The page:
Editor's Notes

What happens when a mayor who lacks political courage decides to run for higher office


Let's look at what happens when a mayor who lacks political courage decides to run for higher office.

On Wednesday, Sept. 3, shortly after returning from the Democratic National Convention, where he sought to impress the bigwigs, Gavin Newsom announced that a plan to issue municipal ID cards to undocumented immigrants would be put on hold.

Newsom had always supported the plan. His staff realized it made tremendous sense: when thousands of city residents aren't eligible for drivers licenses or passports, and can't prove their identity, then they become a permanent underclass. They can't open bank accounts (and are preyed on by unscrupulous check-cashers). They fear even talking to the police, since they can't provide ID on demand (and thus are reluctant to come forward as crime victims or witnesses). They can't take books out of the public library or easily access the public health system.

A city ID card costs the taxpayers almost nothing and helps prevent crime. It's part of a very sensible Sanctuary City program, based on a time-tested premise: if official San Francisco doesn't intimidate or threaten to deport the city's undocumented residents, those residents won't live in fear of official San Francisco. That's better for everyone, immigrants and citizens alike.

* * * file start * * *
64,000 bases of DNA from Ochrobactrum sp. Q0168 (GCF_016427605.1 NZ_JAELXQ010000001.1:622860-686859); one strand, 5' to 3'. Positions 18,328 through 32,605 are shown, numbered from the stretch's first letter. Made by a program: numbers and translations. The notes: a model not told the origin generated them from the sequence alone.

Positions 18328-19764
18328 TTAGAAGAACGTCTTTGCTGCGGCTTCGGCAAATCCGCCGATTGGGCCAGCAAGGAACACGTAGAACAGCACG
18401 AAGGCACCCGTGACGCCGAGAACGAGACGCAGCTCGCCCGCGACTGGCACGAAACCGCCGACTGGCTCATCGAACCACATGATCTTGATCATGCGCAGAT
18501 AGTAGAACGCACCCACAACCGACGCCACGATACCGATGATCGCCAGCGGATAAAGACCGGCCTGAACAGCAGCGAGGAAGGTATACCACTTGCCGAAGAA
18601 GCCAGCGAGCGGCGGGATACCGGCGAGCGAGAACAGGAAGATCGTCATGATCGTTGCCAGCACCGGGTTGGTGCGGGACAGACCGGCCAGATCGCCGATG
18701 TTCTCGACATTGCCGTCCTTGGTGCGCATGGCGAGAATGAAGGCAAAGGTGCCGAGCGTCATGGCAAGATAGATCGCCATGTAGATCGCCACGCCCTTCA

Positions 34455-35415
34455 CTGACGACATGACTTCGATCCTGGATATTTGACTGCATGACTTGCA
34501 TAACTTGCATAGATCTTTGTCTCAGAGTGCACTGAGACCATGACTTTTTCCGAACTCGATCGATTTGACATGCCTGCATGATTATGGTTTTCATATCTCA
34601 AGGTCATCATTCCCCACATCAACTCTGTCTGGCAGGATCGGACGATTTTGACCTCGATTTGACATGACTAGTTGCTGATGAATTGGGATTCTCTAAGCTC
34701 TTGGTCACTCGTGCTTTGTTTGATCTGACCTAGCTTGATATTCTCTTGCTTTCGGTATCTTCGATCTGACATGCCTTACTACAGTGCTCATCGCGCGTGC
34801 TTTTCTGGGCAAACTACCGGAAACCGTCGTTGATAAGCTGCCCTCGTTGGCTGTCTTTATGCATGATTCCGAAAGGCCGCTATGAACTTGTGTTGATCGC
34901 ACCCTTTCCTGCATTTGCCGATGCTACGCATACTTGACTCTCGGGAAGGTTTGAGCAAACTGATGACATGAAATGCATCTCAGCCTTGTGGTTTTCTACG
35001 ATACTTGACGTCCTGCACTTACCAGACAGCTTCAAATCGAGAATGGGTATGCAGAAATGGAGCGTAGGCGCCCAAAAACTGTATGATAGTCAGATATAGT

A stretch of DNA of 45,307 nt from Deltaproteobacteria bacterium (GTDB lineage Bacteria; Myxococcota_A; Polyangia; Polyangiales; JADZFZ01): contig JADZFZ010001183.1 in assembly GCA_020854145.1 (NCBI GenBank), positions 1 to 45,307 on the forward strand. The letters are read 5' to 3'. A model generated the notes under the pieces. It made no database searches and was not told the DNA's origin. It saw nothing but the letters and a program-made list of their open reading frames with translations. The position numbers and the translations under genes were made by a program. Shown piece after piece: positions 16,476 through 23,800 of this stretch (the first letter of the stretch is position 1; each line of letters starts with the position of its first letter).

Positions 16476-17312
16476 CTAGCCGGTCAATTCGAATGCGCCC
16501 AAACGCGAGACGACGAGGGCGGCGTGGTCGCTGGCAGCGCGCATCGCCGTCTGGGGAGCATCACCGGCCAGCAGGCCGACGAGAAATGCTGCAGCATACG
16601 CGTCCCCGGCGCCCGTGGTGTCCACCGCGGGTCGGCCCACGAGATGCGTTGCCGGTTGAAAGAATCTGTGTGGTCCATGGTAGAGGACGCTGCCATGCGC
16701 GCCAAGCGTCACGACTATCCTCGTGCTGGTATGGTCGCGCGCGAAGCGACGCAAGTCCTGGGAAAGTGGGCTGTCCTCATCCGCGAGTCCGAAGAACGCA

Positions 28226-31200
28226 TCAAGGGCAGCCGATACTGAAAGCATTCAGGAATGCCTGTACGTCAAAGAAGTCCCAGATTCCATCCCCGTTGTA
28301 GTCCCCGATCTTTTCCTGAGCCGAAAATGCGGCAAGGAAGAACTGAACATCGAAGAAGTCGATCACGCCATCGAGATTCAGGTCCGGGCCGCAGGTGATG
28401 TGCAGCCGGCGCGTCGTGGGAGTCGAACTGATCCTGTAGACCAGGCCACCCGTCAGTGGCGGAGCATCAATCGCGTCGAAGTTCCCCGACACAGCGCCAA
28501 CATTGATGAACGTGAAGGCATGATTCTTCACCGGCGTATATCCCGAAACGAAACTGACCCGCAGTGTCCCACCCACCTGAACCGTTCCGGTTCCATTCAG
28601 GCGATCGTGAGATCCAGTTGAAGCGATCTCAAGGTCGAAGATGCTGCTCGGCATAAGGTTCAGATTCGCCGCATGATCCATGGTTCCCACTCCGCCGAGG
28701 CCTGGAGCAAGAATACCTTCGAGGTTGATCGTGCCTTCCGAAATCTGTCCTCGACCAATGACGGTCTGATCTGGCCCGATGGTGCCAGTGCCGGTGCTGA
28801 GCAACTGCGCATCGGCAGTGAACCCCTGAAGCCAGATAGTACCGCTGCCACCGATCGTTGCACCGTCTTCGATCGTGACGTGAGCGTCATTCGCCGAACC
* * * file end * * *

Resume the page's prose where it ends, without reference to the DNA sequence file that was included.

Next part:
But over the past month or so, the San Francisco Chronicle has been running a crusade against the sanctuary laws, digging up a few immigrants who committed felonies and managed to avoid deportation and using those stories as fodder for a sensational assault on the policy.

There was a time, I think, when Newsom might have stood up to it. But now he wants to be governor, and the notion that the press (and his competition in both parties) might portray him as soft on crime and too friendly to immigrants has scared him silly.

So Newsom decided to tell the press that the ID program — a very small part of the overall sanctuary ordinance — would be suspended "until a thorough review has been completed to ensure that every aspect of the program complies with all applicable state and federal laws."

Never mind that the ID program, sponsored by Sup. Tom Ammiano, passed the Board of Supervisors 10-1. It's city law; Newsom has no authority to suspend it. And the City Attorney's Office has already done a thorough review to ensure that it's legal — that happened when Ammiano first introduced the bill.

Never mind that Ammiano — who was infuriated by the mayor's statement — has been meeting with Newsom's staff and is convinced the plan will go into place this fall, pretty much as planned.

Never mind that the entire episode will just scare off potential applicants for the cards and undermine a program that the mayor's advisors know makes good civic sense.

See, this isn't about San Francisco anymore. It's all about Sacramento. It's about the Governor's Office — which means it's also about Orange County, and the Inland Empire, and all those more conservative places where voters don't like immigrants and think San Francisco is too liberal. If Newsom wants to replace Arnold Schwarzenegger, he needs votes in those parts of the state — and instead of standing on principle and saying that he's a politician you can trust even when you disagree with him, he's pandering to the lowest common denominator.

The governor's race is still two years away. This shit has only started.

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